Professional comedians, even moonlighting comedians (the majority of us), tend to cringe when asked to “tell a joke” in a casual setting. The 2016 dramedy Folk Hero & Funny Guy contains one such cringeworthy scene. Perennial mumblecore favorite Alex Karpovsky plays a floundering comedian on tour with his wildly successful musician friend. He’s prompted to “tell me a joke” at a party and takes the reasonable out, “I usually do that on stage.” When he inevitably succumbs to party pressure, the joke falls flat. Of course the crowd is to blame for asking. He gave them a caveat, after all.
There is a lot of work and craftsmanship that goes into writing a joke. Stand-up comedy is a different beast than your uncle’s knock-knock jokes or Reader’s Digest funnies, one hopes. Different skill sets are employed. The form evolved from interchangeable Catskills one liners, or “street jokes,” to personally crafted material in the ‘50s and ‘60s. Much of modern comedy falls roughly into the “observational” category, an evolution beyond the traditional set-up-and-punchline formula.
Patton Oswalt is one of the most linguistically gifted practitioners of modern stand-up, conjuring up detailed imagery and metaphors out of some of the darkest subject matter. He was recently asked on the Vulture podcast Good One to name some jokes he wishes he’d written.
Oswalt’s number one pick was a Gary Gulman joke that he performed on Conan, the album version of which is “Abbreviating The States (Live)” off 2016’s It’s About Time (his number two pick is the excellent Shane Torres bit, “A Man Named Fieri Filled With Fury”). He calls it, “A gorgeous piece of comedy writing,” and says he wishes he’d written it himself. Gulman mines his observational premise – the absurdity of our post code abbreviations – for all it’s worth, punctuated with side riffs and callbacks about “holiday sauce.” You don’t have to love wordplay to enjoy this, but you can’t hate it either. At another level, it’s mocking the self-seriousness of documentaries and the minutiae that can become documentary fodder.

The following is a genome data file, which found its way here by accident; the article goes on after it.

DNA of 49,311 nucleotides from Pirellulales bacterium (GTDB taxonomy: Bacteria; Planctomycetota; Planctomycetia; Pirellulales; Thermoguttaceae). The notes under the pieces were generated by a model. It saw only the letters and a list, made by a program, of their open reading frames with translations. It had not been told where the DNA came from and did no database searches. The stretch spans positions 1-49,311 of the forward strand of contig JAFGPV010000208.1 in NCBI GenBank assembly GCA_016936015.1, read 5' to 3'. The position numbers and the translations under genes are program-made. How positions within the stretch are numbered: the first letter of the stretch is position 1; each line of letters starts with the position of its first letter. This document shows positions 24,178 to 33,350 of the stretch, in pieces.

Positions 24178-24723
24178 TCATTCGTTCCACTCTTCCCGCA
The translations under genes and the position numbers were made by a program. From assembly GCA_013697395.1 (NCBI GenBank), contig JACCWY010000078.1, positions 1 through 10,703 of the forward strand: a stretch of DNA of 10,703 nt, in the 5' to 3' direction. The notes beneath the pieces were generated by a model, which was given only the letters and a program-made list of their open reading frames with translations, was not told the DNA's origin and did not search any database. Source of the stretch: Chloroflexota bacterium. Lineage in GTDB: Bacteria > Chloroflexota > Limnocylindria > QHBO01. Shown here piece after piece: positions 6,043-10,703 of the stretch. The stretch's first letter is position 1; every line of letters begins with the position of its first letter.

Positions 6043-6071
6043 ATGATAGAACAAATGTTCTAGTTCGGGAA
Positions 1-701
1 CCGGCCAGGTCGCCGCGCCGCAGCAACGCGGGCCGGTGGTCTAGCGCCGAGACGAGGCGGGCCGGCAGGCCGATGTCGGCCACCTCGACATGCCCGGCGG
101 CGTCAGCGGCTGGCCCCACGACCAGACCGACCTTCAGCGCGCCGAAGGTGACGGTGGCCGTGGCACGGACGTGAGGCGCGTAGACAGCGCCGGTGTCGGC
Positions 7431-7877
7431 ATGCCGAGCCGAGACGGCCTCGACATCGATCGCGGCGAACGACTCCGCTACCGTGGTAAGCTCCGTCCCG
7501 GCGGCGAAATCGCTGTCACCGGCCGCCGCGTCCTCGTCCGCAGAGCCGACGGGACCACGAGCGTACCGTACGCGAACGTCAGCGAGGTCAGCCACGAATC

The joke as a genre has evolved into “the bit.” If you analyze the recording (hey, that’s what I do for a living) there are mini-punchlines embedded all the way through, and it’s the circuitous language and tangents that make it stand out.
If you ask an off-duty comic to tell you a joke, they will think you want something pre-fabricated, like this Groucho Marx quote; “to our wives and girlfriends…may they never meet!” (if you tried telling that on stage, you might get this response. They will not be able to hand you something that took labor and spit-shining at endless hours of open mics. Save yourself the embarrassment on both sides and just open up a Bazooka Joe wrapper. That’s quality joke writing right there.